Arendse appointed to tackle black player grievances
CSA has appointed their lead independent board director and chairman of the transformation committee, Norman Arendse, as convener of a task team to address the grievances voiced by black African cricketers last year, following a meeting with sports minister, Fikile Mbalula, in which it was made clear that the issue needed to be tackled as a matter of urgency.
Last November, a group of cricketers calling themselves Black Players in Unity wrote a letter to CSA detailing their concerns at being picked in national squads but not playing enough games. They were driven by the case of Khaya Zondo who travelled with the limited-overs squads to India in October 2015 but did not play a single game.
The minister's immediate stance on the issue was made clear in an interview with City Press. "I support the stance taken by the players," he wrote. "The issues of players being selected but not being picked for matches is old and has not only been raised by the players but the public. These players are not doing it for themselves but for generations to come."
Haroon Lorgat, CSA's chief executive, and Chris Nenzani, the president, confirmed receipt of the letter while still in India for the Test series and insisted that it would receive "priority attention at the highest level", with Mbalula responding that he was "encouraged" by a proposed meeting between the board and the players.
However, in the weeks that followed, there were no updates on whether a meeting had taken place or a solution reached. The only mention of the issue arose when it emerged in January that Aaron Phangiso, a black African player, had been sanctioned for drunken behaviour on a flight in October. The incident, however, was not made public or even shared with CSA's board, with Lorgat confirming to The Times that he and Nenzani had chosen to "contain the matter … in view of the black African player issue that had surfaced at that time".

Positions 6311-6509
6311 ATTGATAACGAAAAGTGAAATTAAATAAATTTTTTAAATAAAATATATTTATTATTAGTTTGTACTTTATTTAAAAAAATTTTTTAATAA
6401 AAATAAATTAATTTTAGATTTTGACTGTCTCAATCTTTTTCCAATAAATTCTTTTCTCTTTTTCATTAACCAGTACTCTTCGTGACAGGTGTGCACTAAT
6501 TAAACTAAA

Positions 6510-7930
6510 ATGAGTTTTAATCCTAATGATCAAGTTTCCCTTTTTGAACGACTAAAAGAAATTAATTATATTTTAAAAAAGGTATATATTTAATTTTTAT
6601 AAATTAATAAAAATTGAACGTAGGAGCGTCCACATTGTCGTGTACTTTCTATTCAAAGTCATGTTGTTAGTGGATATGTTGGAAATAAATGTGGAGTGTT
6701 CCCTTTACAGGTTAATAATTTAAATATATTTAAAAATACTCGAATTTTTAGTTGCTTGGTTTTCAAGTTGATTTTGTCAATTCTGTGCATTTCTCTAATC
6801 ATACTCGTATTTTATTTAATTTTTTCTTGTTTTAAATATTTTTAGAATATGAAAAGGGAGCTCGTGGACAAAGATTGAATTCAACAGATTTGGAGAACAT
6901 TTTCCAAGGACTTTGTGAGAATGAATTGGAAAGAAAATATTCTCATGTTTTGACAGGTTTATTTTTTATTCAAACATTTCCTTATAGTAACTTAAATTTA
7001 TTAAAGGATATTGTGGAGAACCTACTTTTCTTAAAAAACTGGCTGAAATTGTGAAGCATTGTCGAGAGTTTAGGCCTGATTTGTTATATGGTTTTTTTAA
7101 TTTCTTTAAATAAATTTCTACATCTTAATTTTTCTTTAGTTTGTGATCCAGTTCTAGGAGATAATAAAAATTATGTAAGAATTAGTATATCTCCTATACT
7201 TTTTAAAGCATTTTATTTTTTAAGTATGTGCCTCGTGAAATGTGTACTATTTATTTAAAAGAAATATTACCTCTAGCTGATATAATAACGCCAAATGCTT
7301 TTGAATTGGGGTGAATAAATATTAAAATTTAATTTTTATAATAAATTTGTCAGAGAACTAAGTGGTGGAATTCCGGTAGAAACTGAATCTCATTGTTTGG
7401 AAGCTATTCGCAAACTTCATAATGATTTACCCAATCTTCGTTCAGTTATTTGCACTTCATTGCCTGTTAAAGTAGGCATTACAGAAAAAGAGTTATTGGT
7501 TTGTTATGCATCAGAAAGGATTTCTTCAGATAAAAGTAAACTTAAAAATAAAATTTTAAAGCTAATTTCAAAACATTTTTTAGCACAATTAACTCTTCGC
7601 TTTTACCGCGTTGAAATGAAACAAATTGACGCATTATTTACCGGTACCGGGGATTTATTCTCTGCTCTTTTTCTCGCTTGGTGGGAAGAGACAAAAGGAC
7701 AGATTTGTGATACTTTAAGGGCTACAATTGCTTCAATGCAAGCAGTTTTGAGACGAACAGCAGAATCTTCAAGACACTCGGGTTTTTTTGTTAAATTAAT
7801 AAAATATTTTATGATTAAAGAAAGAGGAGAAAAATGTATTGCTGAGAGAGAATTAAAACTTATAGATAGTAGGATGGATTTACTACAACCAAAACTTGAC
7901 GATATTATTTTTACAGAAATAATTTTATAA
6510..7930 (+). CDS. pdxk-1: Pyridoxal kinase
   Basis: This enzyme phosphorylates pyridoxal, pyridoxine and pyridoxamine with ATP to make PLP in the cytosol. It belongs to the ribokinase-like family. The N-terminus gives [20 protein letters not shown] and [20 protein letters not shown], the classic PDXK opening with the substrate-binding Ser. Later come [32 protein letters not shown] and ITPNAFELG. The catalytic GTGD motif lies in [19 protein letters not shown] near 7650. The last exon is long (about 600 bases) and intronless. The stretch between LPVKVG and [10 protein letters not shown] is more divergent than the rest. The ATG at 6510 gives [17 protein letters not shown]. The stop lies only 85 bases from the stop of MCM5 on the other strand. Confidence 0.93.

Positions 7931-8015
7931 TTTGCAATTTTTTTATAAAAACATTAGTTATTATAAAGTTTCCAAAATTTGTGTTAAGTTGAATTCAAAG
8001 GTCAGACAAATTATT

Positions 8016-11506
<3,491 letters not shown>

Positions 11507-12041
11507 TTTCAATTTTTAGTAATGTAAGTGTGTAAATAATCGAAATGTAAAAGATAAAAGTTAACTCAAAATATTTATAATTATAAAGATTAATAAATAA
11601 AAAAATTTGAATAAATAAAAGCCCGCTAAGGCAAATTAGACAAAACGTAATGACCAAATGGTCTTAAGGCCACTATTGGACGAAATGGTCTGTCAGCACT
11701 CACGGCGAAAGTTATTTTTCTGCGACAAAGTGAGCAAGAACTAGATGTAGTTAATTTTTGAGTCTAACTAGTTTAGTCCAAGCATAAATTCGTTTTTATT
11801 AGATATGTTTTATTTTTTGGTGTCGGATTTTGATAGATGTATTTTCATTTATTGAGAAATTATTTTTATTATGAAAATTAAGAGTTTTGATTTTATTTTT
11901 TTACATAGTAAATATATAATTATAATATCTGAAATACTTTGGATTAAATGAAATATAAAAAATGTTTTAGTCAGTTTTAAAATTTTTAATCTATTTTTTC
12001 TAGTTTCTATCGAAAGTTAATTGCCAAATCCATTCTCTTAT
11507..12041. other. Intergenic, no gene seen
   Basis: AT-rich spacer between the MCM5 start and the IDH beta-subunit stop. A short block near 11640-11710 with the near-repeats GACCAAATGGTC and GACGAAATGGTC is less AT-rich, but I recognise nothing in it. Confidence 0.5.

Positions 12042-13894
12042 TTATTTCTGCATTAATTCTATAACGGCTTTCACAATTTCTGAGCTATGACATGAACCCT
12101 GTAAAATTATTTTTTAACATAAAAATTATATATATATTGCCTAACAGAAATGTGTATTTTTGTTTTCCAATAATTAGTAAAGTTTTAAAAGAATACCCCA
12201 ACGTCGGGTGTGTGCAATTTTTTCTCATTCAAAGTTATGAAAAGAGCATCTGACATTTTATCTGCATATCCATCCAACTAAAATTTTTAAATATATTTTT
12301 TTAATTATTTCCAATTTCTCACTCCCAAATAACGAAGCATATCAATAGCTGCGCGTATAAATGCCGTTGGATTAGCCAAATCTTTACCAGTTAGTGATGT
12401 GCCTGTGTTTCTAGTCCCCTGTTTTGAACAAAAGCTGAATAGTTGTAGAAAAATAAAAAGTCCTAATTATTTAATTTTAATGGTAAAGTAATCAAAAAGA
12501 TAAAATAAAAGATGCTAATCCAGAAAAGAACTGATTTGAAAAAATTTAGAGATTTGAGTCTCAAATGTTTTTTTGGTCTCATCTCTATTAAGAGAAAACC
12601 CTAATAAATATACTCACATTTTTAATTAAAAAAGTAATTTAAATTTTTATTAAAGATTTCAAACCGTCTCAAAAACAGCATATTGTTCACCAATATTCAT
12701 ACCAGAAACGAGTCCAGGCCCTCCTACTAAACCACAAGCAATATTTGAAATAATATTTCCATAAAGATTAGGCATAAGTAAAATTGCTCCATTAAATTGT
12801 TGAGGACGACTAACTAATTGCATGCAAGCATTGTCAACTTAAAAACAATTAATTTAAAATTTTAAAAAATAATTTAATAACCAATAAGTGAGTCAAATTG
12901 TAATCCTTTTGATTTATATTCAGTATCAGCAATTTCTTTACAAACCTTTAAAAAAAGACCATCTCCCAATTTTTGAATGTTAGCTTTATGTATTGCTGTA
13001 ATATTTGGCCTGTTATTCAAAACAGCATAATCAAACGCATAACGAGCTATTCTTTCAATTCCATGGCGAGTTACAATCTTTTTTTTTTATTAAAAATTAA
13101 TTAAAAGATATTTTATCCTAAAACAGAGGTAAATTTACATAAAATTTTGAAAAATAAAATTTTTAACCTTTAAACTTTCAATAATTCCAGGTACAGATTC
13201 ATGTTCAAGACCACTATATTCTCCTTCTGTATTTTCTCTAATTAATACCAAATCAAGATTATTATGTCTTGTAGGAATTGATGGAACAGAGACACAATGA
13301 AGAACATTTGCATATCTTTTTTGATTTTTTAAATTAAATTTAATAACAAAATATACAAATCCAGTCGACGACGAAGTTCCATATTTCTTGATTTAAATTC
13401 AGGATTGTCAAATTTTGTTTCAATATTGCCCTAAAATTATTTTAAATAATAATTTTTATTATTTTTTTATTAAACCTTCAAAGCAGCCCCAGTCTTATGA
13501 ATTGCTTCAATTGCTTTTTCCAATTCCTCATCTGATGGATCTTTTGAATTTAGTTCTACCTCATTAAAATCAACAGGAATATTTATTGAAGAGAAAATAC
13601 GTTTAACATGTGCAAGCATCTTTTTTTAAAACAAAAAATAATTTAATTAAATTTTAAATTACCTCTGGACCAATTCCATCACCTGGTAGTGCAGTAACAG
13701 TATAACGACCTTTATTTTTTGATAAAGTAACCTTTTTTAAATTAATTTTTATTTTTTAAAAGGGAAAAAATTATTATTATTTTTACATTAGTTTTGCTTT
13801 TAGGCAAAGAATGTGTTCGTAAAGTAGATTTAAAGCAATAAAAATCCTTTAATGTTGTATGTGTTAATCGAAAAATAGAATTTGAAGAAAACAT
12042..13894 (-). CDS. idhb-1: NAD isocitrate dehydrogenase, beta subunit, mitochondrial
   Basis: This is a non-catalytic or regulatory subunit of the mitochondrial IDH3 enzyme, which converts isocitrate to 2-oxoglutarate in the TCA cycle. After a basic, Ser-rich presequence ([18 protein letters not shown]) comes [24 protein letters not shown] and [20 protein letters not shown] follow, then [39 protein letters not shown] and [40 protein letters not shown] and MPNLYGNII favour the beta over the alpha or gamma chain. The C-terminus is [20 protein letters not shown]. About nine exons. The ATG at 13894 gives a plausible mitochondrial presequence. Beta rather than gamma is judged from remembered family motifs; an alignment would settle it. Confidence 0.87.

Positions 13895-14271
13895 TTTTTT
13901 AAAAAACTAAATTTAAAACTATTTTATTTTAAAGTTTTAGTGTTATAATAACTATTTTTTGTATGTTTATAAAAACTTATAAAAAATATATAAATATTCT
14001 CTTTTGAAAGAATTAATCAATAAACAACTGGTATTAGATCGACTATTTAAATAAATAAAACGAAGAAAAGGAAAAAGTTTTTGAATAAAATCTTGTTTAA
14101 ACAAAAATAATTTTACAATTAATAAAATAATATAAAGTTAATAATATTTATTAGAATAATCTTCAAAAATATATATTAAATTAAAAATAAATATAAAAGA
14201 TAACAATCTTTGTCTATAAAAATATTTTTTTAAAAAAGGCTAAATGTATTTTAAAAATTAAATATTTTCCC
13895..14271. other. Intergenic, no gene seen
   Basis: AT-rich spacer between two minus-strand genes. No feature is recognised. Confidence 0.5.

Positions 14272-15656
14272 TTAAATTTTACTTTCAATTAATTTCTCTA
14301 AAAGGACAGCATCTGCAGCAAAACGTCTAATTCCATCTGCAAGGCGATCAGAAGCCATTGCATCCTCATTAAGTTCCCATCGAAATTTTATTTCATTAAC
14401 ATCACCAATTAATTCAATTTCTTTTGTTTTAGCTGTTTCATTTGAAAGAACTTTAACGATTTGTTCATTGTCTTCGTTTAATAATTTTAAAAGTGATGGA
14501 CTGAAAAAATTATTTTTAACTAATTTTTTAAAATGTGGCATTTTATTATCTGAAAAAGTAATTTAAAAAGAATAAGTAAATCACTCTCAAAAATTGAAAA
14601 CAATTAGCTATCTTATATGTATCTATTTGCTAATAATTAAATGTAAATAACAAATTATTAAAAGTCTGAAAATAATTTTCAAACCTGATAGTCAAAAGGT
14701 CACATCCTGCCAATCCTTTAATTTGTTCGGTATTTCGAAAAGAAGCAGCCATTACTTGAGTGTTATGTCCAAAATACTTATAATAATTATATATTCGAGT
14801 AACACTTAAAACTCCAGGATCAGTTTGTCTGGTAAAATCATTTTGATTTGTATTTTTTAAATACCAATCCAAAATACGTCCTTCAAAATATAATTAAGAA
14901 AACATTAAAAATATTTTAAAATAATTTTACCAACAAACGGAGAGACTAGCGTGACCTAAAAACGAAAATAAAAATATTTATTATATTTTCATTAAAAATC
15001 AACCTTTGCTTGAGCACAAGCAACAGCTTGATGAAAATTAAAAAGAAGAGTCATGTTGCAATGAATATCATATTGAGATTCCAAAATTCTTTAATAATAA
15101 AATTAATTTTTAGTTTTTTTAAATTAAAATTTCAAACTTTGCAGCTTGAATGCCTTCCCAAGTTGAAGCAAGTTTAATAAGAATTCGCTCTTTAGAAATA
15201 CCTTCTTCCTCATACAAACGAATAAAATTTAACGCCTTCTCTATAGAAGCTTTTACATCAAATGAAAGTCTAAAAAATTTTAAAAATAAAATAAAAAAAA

In addition, CSA has been required to brief the minister on selection policies, guidelines and procedure which would include information on any transformation targets or quotas. The ministry said CSA's report was "well received, however there was general agreement that there are glaring gaps and inadequacies in the policy that are in conflict with the sports barometer and transformation charter".
The ministry did not go into further detail on where it believes CSA is failing to meet its obligations. However, it said the board had agreed to consultation aimed at policy review, adding that the board would "discuss the principle of merit selection in relation to the quality of opportunity." Broadly, that relates to whether players of colour are given sufficient chances to succeed at the highest level.
The ministry confirmed CSA have signed a memorandum of agreement, similar to the one signed by the South African Rugby Union last year, in order to guarantee their commitment to achieving transformation targets. Currently, CSA have targets at domestic level that require that every franchise must field six players of colour, of which three must be black African. CSA claim not to have official national quotas but unofficially, it is recommended that at least four players of colour take the field in every XI, of which one is black African.
Firdose Moonda is ESPNcricinfo's South Africa correspondent